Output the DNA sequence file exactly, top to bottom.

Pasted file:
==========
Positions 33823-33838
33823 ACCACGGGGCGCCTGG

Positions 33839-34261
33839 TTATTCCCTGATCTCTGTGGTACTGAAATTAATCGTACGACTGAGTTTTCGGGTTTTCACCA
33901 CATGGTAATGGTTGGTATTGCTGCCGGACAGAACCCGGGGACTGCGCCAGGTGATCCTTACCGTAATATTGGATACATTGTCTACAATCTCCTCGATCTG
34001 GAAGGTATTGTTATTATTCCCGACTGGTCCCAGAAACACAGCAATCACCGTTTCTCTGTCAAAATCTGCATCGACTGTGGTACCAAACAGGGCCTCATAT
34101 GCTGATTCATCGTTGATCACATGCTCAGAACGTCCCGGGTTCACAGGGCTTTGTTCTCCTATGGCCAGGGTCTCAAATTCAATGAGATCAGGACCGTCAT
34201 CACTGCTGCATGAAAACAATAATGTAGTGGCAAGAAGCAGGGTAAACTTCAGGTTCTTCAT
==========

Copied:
Positions 33823-33838
33823 ACCACGGGGCGCCTGG

Positions 33839-34261
33839 TTATTCCCTGATCTCTGTGGTACTGAAATTAATCGTACGACTGAGTTTTCGGGTTTTCACCA
33901 CATGGTAATGGTTGGTATTGCTGCCGGACAGAACCCGGGGACTGCGCCAGGTGATCCTTACCGTAATATTGGATACATTGTCTACAATCTCCTCGATCTG
34001 GAAGGTATTGTTATTATTCCCGACTGGTCCCAGAAACACAGCAATCACCGTTTCTCTGTCAAAATCTGCATCGACTGTGGTACCAAACAGGGCCTCATAT
34101 GCTGATTCATCGTTGATCACATGCTCAGAACGTCCCGGGTTCACAGGGCTTTGTTCTCCTATGGCCAGGGTCTCAAATTCAATGAGATCAGGACCGTCAT
34201 CACTGCTGCATGAAAACAATAATGTAGTGGCAAGAAGCAGGGTAAACTTCAGGTTCTTCAT